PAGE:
My name is Jacob. I'm 20 years old and this is my story:
It all started on what seemed like a regular day in my sophomore year of college. I went to all my classes and got back to my dorm room at about 5 p.m. When I checked to see if my roommate was in yet, I found him lying on the floor by his bed. He had died of a heart attack at 20 years old.
I felt as if I had dealt with the stress and grief as well as anyone could have under the circumstances. But months later, as I tried to get to sleep one night, I felt a tingling sensation spread throughout my chest and I thought I was having a heart attack or that my body was shutting down. A sudden fear of death seemed to come from nowhere. This was the first of several panic attacks and anxiety episodes.
Then I started feeling “on edge” and anxious about my own health. I felt like every small pain or ache in my body could be something serious or life-threatening. I would feel smothered and short of breath, or that my heart wasn’t working hard enough to sustain me. So I would check myself in to emergency rooms at 4 a.m., or find a doc-in-a-box to take my vitals and talk to them about my symptoms so I could reassure myself that nothing was wrong. I even lost confidence in myself to do simple things that I used to do, like complete homework or do my job.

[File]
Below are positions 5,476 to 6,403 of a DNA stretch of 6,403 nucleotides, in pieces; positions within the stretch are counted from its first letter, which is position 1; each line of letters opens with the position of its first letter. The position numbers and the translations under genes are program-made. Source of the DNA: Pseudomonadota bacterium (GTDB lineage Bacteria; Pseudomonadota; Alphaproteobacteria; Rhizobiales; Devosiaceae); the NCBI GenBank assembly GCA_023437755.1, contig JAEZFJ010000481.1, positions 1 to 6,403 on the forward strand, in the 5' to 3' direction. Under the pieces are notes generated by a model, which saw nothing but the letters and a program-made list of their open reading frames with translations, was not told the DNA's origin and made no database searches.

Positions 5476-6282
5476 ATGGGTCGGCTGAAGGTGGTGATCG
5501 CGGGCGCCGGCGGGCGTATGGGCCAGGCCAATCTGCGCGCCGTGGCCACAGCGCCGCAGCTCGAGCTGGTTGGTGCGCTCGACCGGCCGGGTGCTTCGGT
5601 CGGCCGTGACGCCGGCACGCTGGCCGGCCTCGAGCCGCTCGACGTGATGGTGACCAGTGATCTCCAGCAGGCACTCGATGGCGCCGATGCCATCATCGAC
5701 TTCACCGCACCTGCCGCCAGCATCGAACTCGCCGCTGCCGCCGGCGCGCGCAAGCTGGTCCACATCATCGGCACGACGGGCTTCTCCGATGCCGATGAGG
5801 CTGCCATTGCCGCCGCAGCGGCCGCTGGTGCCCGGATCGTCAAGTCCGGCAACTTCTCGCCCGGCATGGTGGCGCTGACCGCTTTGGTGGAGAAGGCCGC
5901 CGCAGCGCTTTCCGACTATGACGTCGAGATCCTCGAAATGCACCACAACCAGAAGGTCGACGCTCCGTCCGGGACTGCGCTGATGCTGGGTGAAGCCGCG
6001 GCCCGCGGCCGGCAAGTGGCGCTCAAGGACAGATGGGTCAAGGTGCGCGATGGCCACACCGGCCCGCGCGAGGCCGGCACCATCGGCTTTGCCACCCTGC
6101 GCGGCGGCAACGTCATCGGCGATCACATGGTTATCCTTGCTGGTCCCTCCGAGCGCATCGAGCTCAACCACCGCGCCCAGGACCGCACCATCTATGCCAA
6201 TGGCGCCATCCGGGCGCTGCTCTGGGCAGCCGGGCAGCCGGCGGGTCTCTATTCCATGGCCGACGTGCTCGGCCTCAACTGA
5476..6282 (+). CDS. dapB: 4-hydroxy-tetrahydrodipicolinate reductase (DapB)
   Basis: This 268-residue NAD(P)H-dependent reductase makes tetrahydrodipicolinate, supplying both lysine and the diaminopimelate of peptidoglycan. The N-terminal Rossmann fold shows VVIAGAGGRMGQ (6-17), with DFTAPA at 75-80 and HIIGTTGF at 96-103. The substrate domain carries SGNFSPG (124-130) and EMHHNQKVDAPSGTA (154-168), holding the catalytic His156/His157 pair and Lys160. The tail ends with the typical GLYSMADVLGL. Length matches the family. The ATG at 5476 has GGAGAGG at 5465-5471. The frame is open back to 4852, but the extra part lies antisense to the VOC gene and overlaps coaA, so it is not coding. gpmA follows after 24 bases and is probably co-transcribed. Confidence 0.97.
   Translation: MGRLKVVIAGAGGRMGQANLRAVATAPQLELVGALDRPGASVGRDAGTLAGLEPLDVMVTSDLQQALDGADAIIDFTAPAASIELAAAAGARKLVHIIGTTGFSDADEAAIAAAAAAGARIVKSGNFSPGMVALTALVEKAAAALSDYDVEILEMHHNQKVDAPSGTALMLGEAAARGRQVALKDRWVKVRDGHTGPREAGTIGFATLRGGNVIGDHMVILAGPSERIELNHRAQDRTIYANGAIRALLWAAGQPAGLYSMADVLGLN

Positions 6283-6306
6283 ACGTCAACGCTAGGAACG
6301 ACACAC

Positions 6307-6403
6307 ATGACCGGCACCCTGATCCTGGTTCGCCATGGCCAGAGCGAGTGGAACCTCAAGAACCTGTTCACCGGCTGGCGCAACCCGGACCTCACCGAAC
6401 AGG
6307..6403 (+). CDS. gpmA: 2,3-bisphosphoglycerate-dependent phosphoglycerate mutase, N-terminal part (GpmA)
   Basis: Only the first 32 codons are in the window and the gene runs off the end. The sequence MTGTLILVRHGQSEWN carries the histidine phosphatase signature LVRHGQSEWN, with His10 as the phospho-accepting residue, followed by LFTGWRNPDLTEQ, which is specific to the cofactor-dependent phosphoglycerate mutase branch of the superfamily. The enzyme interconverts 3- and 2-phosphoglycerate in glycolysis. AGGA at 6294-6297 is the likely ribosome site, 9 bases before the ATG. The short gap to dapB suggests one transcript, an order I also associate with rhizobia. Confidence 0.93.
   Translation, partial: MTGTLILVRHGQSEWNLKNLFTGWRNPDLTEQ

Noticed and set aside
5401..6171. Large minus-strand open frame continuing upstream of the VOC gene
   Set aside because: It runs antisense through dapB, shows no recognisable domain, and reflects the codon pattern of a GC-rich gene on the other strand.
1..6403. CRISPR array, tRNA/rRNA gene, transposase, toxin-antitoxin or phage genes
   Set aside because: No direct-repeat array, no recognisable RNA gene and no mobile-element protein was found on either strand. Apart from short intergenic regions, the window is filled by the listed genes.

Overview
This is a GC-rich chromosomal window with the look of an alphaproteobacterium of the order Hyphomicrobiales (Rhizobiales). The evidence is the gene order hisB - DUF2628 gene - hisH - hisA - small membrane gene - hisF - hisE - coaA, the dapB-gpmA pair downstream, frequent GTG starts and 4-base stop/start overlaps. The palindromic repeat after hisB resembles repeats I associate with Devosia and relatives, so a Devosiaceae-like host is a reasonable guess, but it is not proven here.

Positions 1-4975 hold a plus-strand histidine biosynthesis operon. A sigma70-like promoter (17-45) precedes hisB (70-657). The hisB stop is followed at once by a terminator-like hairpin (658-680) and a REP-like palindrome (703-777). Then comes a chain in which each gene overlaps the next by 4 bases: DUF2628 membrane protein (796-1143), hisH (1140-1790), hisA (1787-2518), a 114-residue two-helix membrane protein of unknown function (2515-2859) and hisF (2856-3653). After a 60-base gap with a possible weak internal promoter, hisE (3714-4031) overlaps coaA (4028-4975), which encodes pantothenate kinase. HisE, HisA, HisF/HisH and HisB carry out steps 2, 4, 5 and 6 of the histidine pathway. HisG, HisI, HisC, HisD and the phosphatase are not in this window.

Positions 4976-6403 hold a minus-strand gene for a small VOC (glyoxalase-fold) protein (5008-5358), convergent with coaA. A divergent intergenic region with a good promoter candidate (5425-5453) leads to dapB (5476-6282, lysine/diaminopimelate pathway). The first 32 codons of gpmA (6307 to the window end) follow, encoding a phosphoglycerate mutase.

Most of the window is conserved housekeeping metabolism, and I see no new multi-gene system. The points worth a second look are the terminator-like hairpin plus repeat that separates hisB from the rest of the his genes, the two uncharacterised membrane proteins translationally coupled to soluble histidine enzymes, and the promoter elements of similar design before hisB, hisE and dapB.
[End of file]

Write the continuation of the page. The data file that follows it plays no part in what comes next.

I received great support from my friends and family, including my girlfriend being there for me during or after an attack or my parents telling me that all was OK when I would convince myself that a simple pain was a life-threatening illness! I found meditation and breathing exercises to be very helpful at times, especially when I repeated a special mantra that meant something to me (usually song lyrics or an uplifting Bible verse).
For the most part, I feel that I’ve conquered my anxiety, although sometimes I still find myself feeling smothered or short of breath. But I’m able to do things with confidence again and without a fear of anxiety or death.
Now I am able to return to school, even my old dorm where my roommate passed away, and not feel scared or anxious. I haven’t had an attack for awhile, and I don’t expect them to return. I’m not there yet, but my life is finally getting back to normal.